Warren Buffett recently held Berkshire Hathaway’s annual shareholder meeting for 2021, and he sounded a lot more upbeat this year than in the last shareholder meeting. Questions flew in from investors for almost three-and-a-half hours, and he explained why he ditched his U.S. banking stocks and airlines in 2020.
Buffett also ditched energy and drug stocks in Q1 2021, becoming an overall net seller in the quarter. However, Buffett picked up over four million shares in an insurance brokerage firm called AON, seeming to express interest in the insurance industry.
In this piece, I will discuss Buffett’s exit from the financial sector and a Canadian stock you could consider adding to your portfolio right now.
Buffett exited bank stocks like JPMorgan Chase and Synchrony Financial. He also slashed his stakes in Wells Fargo by 98%. The Oracle of Omaha also reduced his stake in oil giant Chevron while ditching Suncor Energy entirely after opening a position in the energy stock in Q4 2018.
Warren Buffett left his position in Apple and the Bank of America unchanged while retaining Amazon.com during the quarter, considering Apple to be one of the “family jewels” for his conglomerate.
A Canadian stock to consider
Shares of Canadian life insurance companies like Manulife Financial (TSX:MFC)(NYSE:MFC) have been soaring over the last 12 months. There is a continuing rally for Manulife amid rising interest rates. Typically, rising interest rates are bad for stocks. However, Manulife can benefit from such an environment.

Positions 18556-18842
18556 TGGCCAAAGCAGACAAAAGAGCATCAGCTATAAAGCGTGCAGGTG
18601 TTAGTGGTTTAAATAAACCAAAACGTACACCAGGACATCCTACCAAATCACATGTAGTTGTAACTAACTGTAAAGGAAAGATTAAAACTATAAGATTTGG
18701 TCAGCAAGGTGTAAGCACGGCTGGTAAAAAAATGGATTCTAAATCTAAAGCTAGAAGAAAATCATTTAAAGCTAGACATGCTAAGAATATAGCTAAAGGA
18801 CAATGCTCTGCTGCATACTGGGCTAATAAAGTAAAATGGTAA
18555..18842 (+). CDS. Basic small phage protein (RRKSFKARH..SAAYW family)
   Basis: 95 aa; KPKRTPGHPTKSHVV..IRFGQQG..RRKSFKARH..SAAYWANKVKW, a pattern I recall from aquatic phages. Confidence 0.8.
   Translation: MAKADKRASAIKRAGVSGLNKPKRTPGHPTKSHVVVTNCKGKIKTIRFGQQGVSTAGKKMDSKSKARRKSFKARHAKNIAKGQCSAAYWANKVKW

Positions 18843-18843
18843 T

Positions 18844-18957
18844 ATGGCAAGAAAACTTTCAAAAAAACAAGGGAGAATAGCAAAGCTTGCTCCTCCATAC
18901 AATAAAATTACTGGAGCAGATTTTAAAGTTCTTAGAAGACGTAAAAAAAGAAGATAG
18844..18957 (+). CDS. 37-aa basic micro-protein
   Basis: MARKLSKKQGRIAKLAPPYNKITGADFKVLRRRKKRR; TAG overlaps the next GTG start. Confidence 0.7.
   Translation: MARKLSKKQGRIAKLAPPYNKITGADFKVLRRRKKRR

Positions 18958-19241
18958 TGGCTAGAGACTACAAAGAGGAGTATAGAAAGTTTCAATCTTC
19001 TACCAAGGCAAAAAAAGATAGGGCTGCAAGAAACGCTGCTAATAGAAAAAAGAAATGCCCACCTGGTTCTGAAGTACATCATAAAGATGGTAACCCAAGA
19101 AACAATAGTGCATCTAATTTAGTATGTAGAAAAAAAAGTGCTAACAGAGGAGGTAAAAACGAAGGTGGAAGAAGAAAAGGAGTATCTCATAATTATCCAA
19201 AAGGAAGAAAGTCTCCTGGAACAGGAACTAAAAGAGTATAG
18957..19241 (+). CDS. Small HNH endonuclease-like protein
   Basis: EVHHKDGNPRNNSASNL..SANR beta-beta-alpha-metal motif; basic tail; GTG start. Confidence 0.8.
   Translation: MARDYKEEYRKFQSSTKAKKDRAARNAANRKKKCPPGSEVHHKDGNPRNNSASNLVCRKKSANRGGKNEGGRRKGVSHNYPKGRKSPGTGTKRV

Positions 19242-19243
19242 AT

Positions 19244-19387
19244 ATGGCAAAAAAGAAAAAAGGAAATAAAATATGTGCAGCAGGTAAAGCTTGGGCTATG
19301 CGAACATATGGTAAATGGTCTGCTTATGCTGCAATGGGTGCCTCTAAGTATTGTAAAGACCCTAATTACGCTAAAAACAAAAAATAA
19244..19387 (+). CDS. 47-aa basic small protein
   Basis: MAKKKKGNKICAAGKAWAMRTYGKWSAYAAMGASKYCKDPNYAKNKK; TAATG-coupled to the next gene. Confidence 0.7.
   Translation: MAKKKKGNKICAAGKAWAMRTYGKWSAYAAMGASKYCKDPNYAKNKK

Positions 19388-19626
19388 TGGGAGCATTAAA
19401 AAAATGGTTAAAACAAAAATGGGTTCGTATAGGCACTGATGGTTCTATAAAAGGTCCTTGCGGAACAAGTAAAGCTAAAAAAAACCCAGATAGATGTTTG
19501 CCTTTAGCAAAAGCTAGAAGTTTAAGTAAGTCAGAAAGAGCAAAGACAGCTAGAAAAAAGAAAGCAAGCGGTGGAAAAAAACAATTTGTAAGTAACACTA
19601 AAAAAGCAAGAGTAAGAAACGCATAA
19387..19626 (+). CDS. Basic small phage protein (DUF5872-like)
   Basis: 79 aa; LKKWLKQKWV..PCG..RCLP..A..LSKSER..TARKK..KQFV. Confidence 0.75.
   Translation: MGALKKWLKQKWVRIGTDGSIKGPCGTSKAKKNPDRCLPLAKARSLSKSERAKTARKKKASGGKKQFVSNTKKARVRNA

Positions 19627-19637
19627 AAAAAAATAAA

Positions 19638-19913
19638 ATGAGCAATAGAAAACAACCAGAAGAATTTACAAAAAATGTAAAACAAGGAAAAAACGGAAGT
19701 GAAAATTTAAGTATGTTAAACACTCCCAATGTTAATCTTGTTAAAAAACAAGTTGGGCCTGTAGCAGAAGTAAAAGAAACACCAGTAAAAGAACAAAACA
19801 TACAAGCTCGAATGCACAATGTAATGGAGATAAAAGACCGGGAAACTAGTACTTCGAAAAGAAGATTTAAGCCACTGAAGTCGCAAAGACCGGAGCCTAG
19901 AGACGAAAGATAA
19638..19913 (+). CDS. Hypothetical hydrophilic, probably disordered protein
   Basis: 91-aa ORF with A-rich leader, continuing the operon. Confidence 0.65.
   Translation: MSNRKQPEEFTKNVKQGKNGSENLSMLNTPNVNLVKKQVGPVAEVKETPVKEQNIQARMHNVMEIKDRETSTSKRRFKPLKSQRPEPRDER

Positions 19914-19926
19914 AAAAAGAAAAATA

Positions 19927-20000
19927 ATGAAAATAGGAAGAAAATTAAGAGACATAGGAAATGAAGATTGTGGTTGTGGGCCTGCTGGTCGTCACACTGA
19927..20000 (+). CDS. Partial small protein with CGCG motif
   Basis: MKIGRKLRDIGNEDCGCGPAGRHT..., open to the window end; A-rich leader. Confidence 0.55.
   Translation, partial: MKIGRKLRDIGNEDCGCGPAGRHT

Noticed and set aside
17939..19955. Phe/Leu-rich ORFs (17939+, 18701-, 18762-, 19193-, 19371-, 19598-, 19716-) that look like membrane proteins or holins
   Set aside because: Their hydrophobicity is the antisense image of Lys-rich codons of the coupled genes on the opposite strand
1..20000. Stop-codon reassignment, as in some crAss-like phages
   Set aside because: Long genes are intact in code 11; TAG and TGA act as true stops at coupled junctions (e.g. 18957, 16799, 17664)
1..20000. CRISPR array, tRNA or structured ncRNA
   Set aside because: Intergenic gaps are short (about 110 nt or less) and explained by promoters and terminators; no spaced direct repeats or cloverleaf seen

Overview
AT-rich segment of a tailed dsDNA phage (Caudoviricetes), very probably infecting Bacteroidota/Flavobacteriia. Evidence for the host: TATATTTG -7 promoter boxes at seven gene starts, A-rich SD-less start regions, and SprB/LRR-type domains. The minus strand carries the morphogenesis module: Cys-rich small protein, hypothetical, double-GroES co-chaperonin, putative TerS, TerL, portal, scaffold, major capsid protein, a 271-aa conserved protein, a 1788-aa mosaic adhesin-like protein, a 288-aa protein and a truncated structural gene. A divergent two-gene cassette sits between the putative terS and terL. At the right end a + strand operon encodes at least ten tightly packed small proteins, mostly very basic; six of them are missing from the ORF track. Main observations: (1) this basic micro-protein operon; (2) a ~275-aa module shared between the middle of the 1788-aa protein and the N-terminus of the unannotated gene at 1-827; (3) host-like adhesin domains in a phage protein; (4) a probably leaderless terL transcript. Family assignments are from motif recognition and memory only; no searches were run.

A yield curve that steepens is a good thing for many stocks in the financial sector. Manulife’s activities traditionally depend on long-term assumptions and obligations in relation to policyholders. It means that the rising rates will only improve the company’s returns over time. Fixed-income assets like bonds do not offer much in terms of returns in the current environment.
Investors can get a decent hedge to growth stocks that could decline in such an environment by investing in insurance stocks. Investors gain increased exposure to better long-term returns due to a steepening yield curve.
Manulife Financial stock is trading for $24.91 per share at writing, and it boasts a juicy 4.50% dividend yield. The company’s CEO Roy Gori believes that the rising yields are an excellent growth catalyst for the stock in terms of its long-term prospects.
Manulife is trading for above pre-pandemic levels right now. However, the stock could still be in an undervalued territory today, especially if you compare its valuation to the big bank stocks in Canada. Shares of Manulife have consistently remained 20% cheaper than the big banks.
Considering its geographical diversification and strong results from the Asian markets, the company could be an excellent long-term asset to add to your portfolio.